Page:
WASHINGTON – As House Democrats called for a resolution condemning him for racism, President Donald Trump said Monday that the minority Democratic congresswomen he said should "go back" to other countries are the ones who should apologize.
Trump also denied his comments were racist, telling reporters at the White House that "if you hate our country, if you're not happy here, you can leave" – although most of the Democratic lawmakers he attacked were born in the United States.
Earlier in the morning, Trump tweeted: "When will the Radical Left Congresswomen apologize to our Country, the people of Israel and even to the Office of the President, for the foul language they have used, and the terrible things they have said."
House Speaker Nancy Pelosi, D-Calif., meanwhile, called on lawmakers to pass a resolution condemning Trump's remarks suggesting that some House members should essentially go back to where they came from.
"The House cannot allow the President’s characterization of immigrants to our country to stand," Pelosi said. "Our Republican colleagues must join us in condemning the President’s xenophobic tweets."
On Sunday, Trump tweeted of four minority female House members: "Why don’t they go back and help fix the totally broken and crime infested places from which they came. Then come back and show us how it is done" – this even though three of the four targets were born in the United States.
When will the Radical Left Congresswomen apologize to our Country, the people of Israel and even to the Office of the President, for the foul language they have used, and the terrible things they have said. So many people are angry at them & their horrible & disgusting actions!— Donald J. Trump (@realDonaldTrump) July 15, 2019
Trump's tweets were directed tweets at four Muslim, Hispanic, and black House freshmen members known as "the Squad": Democratic Reps. Alexandria Ocasio-Cortez of New York, Ayanna Pressley of Massachusetts, Rashida Tlaib of Michigan, and Ilhan Omar of Minnesota.
The first three were born in the United States; Omar came to the United States as a refugee from Somalia before she was a teenager.
Asked if he was concerned about using the language of white nationalists, Trump replied that "it doesn’t concern me because many people agree with me. All I’m saying is that if they want to leave they can leave now. It doesn’t say leave forever." He claimed the congresswomen "hate" the United States and Israel.
Pelosi said Trump's "xenophobic" comments reflect that "his plan to 'Make America Great Again' has always been about making America white again."
"Our diversity is our strength and our unity is our power," Pelosi said.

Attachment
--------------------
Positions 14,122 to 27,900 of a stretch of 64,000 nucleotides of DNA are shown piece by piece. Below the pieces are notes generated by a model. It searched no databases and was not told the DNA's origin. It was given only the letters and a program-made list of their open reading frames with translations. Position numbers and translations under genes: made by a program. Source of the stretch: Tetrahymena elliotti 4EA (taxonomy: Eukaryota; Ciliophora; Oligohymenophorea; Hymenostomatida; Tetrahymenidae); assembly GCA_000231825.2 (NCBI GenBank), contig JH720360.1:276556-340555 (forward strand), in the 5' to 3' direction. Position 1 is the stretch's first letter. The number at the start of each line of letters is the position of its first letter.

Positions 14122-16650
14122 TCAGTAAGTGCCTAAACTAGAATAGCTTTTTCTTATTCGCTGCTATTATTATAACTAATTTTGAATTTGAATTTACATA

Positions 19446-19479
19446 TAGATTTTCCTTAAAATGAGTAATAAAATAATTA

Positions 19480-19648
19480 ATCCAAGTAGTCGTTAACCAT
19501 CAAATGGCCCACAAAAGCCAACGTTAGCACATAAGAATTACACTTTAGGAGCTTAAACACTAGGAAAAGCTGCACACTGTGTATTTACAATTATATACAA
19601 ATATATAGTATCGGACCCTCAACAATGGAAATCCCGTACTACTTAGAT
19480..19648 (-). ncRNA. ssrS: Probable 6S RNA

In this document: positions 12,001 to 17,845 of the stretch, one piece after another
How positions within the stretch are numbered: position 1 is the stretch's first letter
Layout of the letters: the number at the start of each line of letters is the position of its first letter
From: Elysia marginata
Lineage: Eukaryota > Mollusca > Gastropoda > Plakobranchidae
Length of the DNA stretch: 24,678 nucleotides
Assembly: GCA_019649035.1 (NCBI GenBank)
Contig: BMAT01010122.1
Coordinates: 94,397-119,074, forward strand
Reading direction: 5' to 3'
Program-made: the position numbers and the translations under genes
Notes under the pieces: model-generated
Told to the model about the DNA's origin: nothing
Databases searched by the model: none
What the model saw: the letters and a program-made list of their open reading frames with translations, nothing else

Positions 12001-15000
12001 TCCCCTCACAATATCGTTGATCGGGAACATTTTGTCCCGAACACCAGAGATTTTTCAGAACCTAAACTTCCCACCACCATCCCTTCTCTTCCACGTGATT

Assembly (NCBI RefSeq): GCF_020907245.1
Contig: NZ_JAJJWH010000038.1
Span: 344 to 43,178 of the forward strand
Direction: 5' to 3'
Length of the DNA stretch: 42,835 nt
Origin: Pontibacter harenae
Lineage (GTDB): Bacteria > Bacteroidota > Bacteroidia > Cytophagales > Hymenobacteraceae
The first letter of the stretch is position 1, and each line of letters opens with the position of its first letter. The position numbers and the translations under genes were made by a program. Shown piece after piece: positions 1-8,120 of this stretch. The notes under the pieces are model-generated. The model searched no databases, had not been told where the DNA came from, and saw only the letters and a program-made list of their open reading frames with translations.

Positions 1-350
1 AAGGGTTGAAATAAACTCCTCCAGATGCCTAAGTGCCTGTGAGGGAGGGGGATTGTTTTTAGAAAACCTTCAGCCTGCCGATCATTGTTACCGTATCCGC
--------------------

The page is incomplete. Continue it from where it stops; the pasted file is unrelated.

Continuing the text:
Pelosi has clashed with the very same House members Trump attacked. Ocasio-Cortez, Omar and others say Pelosi and the Democratic leadership have been too cautious on issues ranging from environmental legislation to the proposed impeachment of Trump.
Trump's tweets, however, united the Democrats in condemnation of the president's racial tactics.
"THIS is what racism looks like," Pressley tweeted.
Tlaib responded to Trump by tweeting: "Yo @realDonaldTrump, I am fighting corruption in OUR country. I do it every day when I hold your admin accountable as a U.S. Congresswoman. Detroit taught me how to fight for the communities you continue to degrade & attack. Keep talking, you’ll be out of the WH soon. #TickTock."
The tweets are drawing international criticism of Trump.
British Prime Minister Theresa May believes “the language used to refer to these women was completely unacceptable,” her spokesman James Slack told reporters in London on Monday.
Trump, who is seeking re-election in 2020, has indicated he would seek to link members of "The Squad" to Democrats in general. In his Monday tweets, he cited their views on the Middle East as a flashpoint.
"It will be interesting to see how it plays out," Trump tweeted. "I can tell you that they have made Israel feel abandoned by the U.S."
After a day of near-silence, a rising number of Republicans are speaking out against Trump's attacks on the four House members.
"Those tweets are racist, and xenophobic," said Rep. Will Hurd, R-Texas, whose district includes a large part of the border with Mexico.
Speaking on CNN, Hurd said that this is "also behavior that’s unbecoming of the leader of the free world. He should be talking about things that unite, not divide us."
Sen. Pat Toomey, R-Pa., told CNN that Trump was "wrong," and that "the citizenship of all four (House members) is as valid as mine ... We should defeat their ideas on the merits."
Rep. Justin Amash, a Michigan congressman who recently left the Republican Party, tweeted back at Trump: "To tell these American citizens (most of whom were born here) to 'go back' to the “crime infested places from which they came” is racist and disgusting."
This article originally appeared on USA TODAY: Donald Trump says the House Democrats he insulted should apologize